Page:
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Demands grow for a white officer in Michigan to be charged in Black motorist's death


In Grand Rapids, Mich., there are increasing calls to charge the police officer who shot and killed a Black driver during a traffic stop last month. While the investigation is ongoing, the officer is still on the payroll and receiving benefits. From member station WGVU, Kylie Ambu reports.

KYLIE AMBU, BYLINE: It's been about a month since residents here were stunned by the fatal shooting of 26-year-old Patrick Lyoya. The Black Congolese refugee was killed by Christopher Schurr, a white Grand Rapids police officer, following a scuffle during a traffic stop.



AMBU: Body camera footage shows Schurr making the stop when he's unable to match the license plate with the car Lyoya's driving. When Schurr made physical contact, Lyoya ran away, leading to a foot chase and a struggle over the officer's Taser. The scuffle ended with Schurr on top of a face-down Lyoya and Schurr shooting him in the back of the head. Officer Schurr is on paid leave and stripped of his policing duties pending an investigation by Michigan State Police. Patrick Lyoya's parents call the killing unjustified. Speaking through an interpreter, his father, Peter, says it was an execution of his firstborn son.


PETER LYOYA: (Through interpreter) I was thinking that Patrick will take my place. And to see that my son has been killed like an animal by this police officer, I see that I have no life. I see my heart been broken. I'm asking for justice.

AMBU: The Grand Rapids Police Officers Association has thrown its support behind Schurr. It released a statement calling Lyoya's death tragic but affirming Christopher Schurr's actions, saying an officer, quote, "has the legal right to protect themselves and community in a volatile, dangerous situation such as this in order to return to his or her family at the end of their shift." While Michigan State Police investigate the incident, ultimately, it's Kent County prosecutor Christopher Becker who will determine whether to charge Schurr in Lyoya's death. There have been calls for Becker to recuse himself because of the long-standing relationship between the prosecutor's office and police department. But Becker says there's no reason he should step down.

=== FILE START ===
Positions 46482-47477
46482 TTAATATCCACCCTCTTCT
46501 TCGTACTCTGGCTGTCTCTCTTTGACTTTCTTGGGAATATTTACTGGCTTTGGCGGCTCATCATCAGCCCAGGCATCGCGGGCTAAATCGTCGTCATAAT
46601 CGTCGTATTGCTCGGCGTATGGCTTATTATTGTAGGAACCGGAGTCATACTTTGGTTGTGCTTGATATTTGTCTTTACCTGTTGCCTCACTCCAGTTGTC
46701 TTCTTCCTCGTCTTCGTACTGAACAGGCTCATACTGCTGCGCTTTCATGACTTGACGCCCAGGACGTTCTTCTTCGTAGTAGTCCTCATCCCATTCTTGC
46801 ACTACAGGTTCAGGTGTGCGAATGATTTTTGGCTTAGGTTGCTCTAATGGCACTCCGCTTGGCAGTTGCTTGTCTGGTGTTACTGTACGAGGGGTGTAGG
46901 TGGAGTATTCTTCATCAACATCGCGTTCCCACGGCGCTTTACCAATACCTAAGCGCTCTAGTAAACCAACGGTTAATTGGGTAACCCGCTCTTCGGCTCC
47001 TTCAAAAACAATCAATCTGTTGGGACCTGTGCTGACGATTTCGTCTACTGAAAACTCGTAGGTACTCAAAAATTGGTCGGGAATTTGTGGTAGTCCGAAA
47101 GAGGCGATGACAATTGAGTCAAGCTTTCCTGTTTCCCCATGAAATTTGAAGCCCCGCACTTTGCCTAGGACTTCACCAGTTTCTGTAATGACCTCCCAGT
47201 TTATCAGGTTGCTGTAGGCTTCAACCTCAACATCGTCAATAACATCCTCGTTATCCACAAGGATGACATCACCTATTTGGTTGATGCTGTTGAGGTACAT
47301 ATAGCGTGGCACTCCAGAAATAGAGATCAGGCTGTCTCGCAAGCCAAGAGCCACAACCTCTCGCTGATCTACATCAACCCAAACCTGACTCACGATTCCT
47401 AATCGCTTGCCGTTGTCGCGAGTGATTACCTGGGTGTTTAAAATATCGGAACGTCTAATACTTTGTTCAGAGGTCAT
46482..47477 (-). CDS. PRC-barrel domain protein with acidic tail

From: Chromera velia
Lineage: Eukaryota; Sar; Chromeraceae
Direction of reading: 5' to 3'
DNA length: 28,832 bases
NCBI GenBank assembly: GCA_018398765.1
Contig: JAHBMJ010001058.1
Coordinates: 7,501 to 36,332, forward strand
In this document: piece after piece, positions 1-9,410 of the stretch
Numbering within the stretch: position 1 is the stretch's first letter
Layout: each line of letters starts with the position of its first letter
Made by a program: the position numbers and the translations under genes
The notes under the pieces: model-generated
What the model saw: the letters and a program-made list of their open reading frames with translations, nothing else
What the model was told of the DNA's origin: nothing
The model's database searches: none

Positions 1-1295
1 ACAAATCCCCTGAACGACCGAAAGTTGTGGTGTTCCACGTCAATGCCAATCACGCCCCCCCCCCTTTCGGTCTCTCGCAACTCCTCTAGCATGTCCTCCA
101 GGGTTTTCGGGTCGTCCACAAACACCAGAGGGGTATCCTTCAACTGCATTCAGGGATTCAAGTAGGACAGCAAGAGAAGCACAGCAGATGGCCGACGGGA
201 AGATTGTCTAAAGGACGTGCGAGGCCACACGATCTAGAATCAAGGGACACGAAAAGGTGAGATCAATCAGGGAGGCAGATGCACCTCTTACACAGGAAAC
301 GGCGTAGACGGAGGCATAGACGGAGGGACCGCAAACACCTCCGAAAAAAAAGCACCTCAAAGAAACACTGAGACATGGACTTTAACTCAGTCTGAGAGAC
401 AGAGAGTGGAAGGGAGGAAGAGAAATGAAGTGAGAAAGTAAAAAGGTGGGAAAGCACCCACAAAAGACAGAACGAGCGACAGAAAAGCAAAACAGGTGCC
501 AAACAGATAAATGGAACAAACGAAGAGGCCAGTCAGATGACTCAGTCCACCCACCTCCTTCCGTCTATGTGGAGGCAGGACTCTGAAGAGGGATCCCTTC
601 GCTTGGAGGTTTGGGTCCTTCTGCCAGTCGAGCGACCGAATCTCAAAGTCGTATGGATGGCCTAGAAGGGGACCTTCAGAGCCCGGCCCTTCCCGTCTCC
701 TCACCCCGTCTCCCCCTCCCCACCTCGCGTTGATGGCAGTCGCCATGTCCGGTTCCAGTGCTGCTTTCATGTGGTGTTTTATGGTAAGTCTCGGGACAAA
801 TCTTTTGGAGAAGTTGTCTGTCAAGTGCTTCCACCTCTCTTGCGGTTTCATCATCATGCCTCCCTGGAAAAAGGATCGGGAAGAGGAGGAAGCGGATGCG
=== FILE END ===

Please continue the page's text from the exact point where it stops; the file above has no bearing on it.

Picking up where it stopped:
CHRISTOPHER BECKER: I don't know any of the individuals involved in the case. I don't know the officer involved. I don't know Mr. Lyoya. So, you know, the law is pretty clear on when disqualification is appropriate, and none of those are met here. I've done numerous officer-involved shootings over the past six years I've been elected. I don't know why it would change now.

AMBU: Becker has received a preliminary investigative report from the state police but says he's still waiting on forensic findings from the manufacturer of the body camera and Taser.

BECKER: I have no idea what comes back from that. It could be earth-shattering. It could be nothing. But, you know, you don't want to make a decision before you get that material.

AMBU: As the city awaits, public pressure continues to mount for police reform.

UNIDENTIFIED PROTESTER: We are fighting for our lives, too. We could be the next Patrick.

AMBU: There have been weekend protests and marches that have shut down a city commission meeting. Additionally, since 2020, activists like Olabanji Olatunde (ph) have been rallying for police reform.

OLABANJI OLATUNDE: If people would have listened, it would have been preventable. But now it's just like an I-told-you-so moment. That's exactly what it is now. I told you so.

AMBU: Grand Rapids city leaders say they are making changes, proposing to more than double the budget for its Office of Oversight and Public Accountability. Activists' calls remain consistent. They want Christopher Schurr charged and fired and the department held accountable in Patrick Lyoya's death. For NPR News, I'm Kylie Ambu in Grand Rapids.


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